With post-election “vitriol” just below the surface in her classes, Sarah Cooper employs of a familiar history teaching tool: shifting perspective. First students discuss the Hamilton cast’s statement to VP-elect Mike Pence – then Jefferson’s slave ownership.
Category: Future of History
In the wake of the election, Sarah Cooper recalls that teaching MS history means teaching identity. “It’s our job to give examples. It’s our students’ job to internalize what they agree with, set aside what they don’t, and grow into the human beings we know they can become.”
The idea of asking students to create eye-catching, source-rich websites is appealing, writes history teacher Sarah Cooper. But are the two weeks spent learning the tech and developing content a good investment of class time? She reflects on both sides of the issue.
This fall Sarah Cooper is taking her usual current events unit in a fresh direction using a favorite strategy: layering news from today and yesterday. To demonstrate, Cooper draws on everything from suffragette “campaign” quotes to a John Oliver clickbait tirade.
How do we overcome the perception that history is boring? Connecting the past directly to students’ life experiences is a flawed strategy, history educator Lauren Brown believes. Teachers should focus less on “relevant” and more on “meaningful” and “interesting.”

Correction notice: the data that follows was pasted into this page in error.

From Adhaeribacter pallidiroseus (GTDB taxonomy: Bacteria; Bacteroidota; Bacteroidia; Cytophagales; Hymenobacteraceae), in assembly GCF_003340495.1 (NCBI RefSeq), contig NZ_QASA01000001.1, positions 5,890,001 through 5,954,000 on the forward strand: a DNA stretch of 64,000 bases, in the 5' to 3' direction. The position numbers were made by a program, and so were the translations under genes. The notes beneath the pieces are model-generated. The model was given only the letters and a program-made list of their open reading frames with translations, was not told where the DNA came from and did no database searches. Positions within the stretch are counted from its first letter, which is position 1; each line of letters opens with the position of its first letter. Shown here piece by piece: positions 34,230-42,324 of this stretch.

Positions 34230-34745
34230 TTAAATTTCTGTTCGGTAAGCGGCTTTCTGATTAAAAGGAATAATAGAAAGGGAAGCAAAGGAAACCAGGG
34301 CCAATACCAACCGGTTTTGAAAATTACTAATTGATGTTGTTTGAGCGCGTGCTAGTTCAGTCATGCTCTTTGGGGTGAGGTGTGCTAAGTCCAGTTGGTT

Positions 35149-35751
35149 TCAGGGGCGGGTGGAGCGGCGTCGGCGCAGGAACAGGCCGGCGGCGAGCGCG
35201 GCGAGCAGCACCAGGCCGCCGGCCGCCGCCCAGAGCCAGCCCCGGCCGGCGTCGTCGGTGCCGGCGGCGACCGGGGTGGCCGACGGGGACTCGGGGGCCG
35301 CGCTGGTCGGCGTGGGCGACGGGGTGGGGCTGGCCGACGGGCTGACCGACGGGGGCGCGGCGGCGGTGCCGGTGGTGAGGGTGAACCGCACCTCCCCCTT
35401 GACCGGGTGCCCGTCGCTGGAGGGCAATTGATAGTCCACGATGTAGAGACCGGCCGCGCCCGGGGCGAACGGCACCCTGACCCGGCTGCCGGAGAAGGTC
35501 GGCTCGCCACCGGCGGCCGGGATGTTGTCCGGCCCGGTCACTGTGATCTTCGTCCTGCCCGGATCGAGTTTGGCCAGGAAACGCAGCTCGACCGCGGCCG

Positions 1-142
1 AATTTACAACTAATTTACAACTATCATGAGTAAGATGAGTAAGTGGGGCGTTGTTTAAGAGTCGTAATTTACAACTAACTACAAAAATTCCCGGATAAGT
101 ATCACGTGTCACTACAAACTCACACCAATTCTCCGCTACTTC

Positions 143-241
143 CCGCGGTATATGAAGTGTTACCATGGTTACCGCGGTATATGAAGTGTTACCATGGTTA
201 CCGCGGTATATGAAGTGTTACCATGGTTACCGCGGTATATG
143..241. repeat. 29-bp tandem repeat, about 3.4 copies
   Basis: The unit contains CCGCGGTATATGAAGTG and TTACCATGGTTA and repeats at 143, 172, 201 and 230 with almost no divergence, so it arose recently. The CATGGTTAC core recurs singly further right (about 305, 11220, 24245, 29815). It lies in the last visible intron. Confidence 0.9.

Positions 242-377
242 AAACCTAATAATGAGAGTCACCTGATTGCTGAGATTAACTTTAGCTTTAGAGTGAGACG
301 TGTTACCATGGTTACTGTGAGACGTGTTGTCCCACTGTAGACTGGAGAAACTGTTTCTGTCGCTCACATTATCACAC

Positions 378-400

Can history teachers apply Design Thinking ideas to a subject often taught as a progression of facts? Jody Passanisi thinks so. “What could be more relevant than looking for solutions to challenges that were created in the past and are still having impact today?”
Sarah Cooper’s spring U.S. history classes provided a dress rehearsal for the upcoming fall election season. Here are six classroom-tested strategies she plans to use during Constitution studies as her middle schoolers experience America’s often volatile political process first-hand.
After many years teaching high school & college students, Lauren Brown re-entered a middle school classroom last fall as a full-time social studies teacher. She describes her delight with young adolescents who greeted history with enthusiasm and deep discussions.
In Sarah Cooper’s never-ending effort to reach beyond textbook basics, she sometimes asks students to read a selection from a scholarly journal article or popular history book. Carefully sharing a JSTOR piece on Sherman’s March helped students grasp “total war.”
Jody Passanisi, an eighth grade teacher and author of “History Class Revisited,” uses a three-step scaffolding process to help students raise their awareness between events currently taking place and the historical events they study in the social studies curriculum.